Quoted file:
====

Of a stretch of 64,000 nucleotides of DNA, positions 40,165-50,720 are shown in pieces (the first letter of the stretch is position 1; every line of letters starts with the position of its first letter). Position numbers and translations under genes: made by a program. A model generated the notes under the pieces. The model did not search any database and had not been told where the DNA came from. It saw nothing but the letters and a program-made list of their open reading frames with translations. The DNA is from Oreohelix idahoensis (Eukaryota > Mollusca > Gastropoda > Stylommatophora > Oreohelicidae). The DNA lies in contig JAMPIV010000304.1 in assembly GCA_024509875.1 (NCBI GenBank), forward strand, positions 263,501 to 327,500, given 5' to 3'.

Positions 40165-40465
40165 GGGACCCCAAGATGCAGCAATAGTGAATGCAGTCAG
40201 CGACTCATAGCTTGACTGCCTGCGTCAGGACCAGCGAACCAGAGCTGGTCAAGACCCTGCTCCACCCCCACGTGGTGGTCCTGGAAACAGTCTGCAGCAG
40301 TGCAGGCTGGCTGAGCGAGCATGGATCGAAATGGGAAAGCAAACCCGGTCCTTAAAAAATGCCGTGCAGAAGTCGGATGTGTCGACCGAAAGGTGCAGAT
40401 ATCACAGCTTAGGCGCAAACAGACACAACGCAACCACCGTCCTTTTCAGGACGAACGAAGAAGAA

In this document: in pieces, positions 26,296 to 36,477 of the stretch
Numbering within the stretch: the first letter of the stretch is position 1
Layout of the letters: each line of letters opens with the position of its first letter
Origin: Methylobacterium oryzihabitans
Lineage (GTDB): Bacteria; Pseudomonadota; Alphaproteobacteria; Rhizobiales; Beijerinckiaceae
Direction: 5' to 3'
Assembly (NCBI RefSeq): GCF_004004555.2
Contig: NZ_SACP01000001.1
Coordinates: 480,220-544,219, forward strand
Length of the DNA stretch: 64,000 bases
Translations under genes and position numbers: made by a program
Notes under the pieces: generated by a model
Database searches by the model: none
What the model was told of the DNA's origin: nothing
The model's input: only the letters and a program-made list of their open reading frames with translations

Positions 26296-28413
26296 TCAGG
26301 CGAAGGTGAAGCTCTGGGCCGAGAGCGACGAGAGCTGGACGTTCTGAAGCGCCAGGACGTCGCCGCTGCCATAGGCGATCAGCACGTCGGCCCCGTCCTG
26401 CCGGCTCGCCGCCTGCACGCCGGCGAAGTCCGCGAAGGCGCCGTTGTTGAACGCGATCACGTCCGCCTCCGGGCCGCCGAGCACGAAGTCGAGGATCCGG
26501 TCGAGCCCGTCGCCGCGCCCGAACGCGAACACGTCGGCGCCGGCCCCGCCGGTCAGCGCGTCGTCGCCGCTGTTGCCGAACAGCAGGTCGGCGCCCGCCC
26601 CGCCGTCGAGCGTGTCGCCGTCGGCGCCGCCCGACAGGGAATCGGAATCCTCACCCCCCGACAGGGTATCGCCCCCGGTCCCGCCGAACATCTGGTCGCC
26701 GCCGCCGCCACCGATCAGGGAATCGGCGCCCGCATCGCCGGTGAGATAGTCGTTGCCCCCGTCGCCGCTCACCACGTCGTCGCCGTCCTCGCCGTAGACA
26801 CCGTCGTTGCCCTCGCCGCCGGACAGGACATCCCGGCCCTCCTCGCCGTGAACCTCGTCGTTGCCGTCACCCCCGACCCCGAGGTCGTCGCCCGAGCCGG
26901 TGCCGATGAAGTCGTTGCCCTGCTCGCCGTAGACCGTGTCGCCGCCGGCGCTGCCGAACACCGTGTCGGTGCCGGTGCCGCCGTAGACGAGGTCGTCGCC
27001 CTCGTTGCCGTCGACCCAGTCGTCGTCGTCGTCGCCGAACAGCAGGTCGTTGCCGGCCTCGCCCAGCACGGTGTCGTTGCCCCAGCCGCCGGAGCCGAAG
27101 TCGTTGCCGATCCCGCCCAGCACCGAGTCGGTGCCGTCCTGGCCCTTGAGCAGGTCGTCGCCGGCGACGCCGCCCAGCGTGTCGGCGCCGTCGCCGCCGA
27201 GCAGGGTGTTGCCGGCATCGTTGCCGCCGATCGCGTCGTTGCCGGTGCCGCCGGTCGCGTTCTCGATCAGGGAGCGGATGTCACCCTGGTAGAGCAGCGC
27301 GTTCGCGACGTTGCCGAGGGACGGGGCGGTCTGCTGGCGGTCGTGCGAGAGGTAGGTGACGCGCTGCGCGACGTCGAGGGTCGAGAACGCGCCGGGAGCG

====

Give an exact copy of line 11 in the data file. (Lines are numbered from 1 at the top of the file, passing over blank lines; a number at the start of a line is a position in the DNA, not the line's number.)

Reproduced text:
Lineage (GTDB): Bacteria; Pseudomonadota; Alphaproteobacteria; Rhizobiales; Beijerinckiaceae